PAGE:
Lena Willikens: The art of staying amateur

© Mike Chalmers

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Few people would suggest Lena Willikens is anything other than the consummate DJ. From the deep-cover mysticism of her wide-reaching selections to the fantastic narratives she stitches them together with, Willikens consistently delivers the kind of startling new dancefloor experiences that ravers’ dreams are made of. It’s little wonder to see her presence soar across the tangled network of club nights and festivals that carry the contemporary electronic music scene – by the time 2018 is out she will have played well over 100 gigs of all shapes and sizes. But the modest, affable artist is far from the established formula of premier league DJs, both in her creative stamp and her consideration of her craft.

When we talk via a crackly transatlantic connection, Willikens has not long arrived in New York, midway through a string of dates for both club nights and her performance art project, Phantom Kino Ballett. In the background at Brooklyn’s ISSUE Project Room, displaced shrieks and scrapes can be heard – it’s quite apt, sounding like a sampler for the kind of textures you would expect to hear threaded into the left- of-centre tracks Willikens has forged her reputation on. Despite a crowded schedule, the onset of a cold and a whole performance to set up, she’s completely at ease in conversation. Given her seemingly whirlwind lifestyle I have to ask, is it hard to continue to treat DJing as an art?

“This is something I really try hard to maintain, and it’s really important for me to keep having fun,” she responds. “I have my theory; trying to stay an amateur. Of course, it sounds a bit ridiculous because I play so much, but I really try not to repeat myself too much, to always try things without knowing if they will work out, to throw myself quite often in situations where I might lose control over the mix or whatever.”

© Mike Chalmers

“I really like these moments where I experiment while playing, and I can't predict how it will sound”

The foundations of her craft have given Willikens the tools she needs to maintain this risky spirit. As one of the core residents of Düsseldorf’s famed Salon Des Amateurs, she’s helped foster an open-ended music policy that leans heavily on the legacy of kosmische music forged in that part of west Germany, updating it via the leaps and bounds of electronic music that have come since. Minimal wave, industrial, EBM, proto house, Italo, electro – all these and many more incubators for experimental but groove-oriented electronics meld with the older organic sounds of jazz, post-punk, and other more exotic delights from further afield. Even within those broad terms, trying to pin down the vibe of Salon Des Amateurs, and Willikens herself, seems reductive at best. The rise in interest for such approaches across the dance music spectrum has been palpable in the last five years – her fellow residents Jan Schulte (Wolf Müller), Detlef Weinrich (Toulouse Low Trax), Vladimir Ivkovic and more are all now considered household names in the field of esoteric dance music.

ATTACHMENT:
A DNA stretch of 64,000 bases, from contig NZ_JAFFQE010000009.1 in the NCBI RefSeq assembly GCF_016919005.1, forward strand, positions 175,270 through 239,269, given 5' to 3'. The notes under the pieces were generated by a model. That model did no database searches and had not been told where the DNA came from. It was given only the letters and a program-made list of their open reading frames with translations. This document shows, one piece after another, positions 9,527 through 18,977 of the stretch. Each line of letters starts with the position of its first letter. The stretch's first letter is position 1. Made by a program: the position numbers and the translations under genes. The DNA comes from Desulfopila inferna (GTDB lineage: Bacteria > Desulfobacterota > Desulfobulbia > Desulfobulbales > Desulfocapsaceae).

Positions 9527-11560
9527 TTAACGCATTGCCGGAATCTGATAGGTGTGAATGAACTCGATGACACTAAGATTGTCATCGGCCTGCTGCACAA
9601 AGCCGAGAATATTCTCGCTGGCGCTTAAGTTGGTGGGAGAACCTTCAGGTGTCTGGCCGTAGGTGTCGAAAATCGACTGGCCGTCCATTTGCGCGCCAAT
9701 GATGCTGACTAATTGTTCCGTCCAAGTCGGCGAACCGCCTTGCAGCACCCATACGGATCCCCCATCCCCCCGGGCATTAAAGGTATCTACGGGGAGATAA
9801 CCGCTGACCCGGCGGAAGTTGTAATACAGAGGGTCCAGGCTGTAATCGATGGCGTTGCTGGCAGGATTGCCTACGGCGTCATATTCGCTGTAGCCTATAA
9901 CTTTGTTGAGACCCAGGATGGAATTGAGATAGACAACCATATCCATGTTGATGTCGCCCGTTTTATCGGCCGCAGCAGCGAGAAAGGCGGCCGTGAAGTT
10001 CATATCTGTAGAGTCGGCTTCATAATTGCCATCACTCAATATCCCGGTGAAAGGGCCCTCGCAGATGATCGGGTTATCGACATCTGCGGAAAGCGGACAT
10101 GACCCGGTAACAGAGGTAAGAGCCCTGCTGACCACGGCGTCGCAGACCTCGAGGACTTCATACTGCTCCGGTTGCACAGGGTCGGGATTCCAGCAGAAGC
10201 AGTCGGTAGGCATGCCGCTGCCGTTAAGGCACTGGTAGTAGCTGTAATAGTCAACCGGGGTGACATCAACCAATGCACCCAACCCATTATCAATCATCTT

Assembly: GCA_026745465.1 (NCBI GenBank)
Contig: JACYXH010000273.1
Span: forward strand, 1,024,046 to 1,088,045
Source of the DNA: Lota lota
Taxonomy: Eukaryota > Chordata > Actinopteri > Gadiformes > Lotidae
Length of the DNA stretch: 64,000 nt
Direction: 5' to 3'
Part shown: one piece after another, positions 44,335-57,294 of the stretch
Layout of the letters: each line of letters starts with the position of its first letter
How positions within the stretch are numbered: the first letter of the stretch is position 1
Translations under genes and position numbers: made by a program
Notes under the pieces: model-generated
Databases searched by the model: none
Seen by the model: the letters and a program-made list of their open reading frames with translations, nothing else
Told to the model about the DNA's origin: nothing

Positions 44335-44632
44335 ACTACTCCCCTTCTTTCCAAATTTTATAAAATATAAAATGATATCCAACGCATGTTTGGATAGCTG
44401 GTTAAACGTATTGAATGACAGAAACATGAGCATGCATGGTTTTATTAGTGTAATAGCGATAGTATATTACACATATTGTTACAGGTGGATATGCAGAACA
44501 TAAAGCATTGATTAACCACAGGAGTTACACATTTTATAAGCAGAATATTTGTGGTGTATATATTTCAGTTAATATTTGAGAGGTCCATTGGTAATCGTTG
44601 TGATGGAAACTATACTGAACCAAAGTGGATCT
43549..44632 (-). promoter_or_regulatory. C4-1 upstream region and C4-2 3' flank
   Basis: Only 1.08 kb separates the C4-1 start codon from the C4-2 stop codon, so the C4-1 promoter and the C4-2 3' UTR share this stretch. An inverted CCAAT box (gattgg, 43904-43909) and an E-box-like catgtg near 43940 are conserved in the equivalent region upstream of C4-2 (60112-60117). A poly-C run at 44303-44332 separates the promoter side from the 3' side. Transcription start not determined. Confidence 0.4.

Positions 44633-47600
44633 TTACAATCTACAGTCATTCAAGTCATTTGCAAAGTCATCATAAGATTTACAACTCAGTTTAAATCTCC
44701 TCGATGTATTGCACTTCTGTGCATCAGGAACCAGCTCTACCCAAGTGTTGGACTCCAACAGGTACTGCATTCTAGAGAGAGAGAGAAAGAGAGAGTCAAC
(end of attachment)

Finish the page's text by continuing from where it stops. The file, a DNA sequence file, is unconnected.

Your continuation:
Prior to life at the Salon, Willikens was studying visual arts at the famed Kunstakademie in Düsseldorf. At the time, her engagement with performance art reached no further than creating a bar on wheels with four friends, which they would cart around the academy and elsewhere in the city, selling pancakes and coffee. “This was kind of considered as young artists doing an art piece, but it was not really a performance,” she admits.

Now though, her forays into performance art are becoming altogether more serious, as Phantom Kino Ballett takes on a touring schedule of its own. When we speak before the New York show, there had been a well-received performance in Montreal, with Los Angeles and San Francisco on the horizon. The project is an audiovisual collaboration shared equally between Willikens and Sarah Szczesny, and it took shape following a series of videos Szczesny made for Willikens’ first, and to date only, solo EP, Phantom Delia, on Cómeme. Without a clear goal in mind, around 2015 the pair embarked on a long form music video project that has been evolving ever since.

“The concept is not something we can talk about,” Willikens explains of Phantom Kino Ballett. “It’s more like a cabinet of curiosities where we collect everything we like in culture; in movies, literature, poems, fine arts, music, everything that interests and inspires us. Parts of it can be overwhelming with a lot of information at once, and intellectual and silly stuff on the same level.”

I first saw a Phantom Kino Ballett performance in September 2017, and it was indeed overwhelming – a multi- sensory scrapbook of gleefully weird, funny or serious fragments of image and sound fronted by Willikens and Szczesny moving in strict choreography through the seated crowd, ghetto blasters in hand. Even since then, Willikens assures me, the Ballett has evolved considerably. In March 2018 they took part in a joint artists residency at the Goethe-Institut Villa Kamogawa in Kyoto, Japan, where they were able to immerse themselves deeper into the project.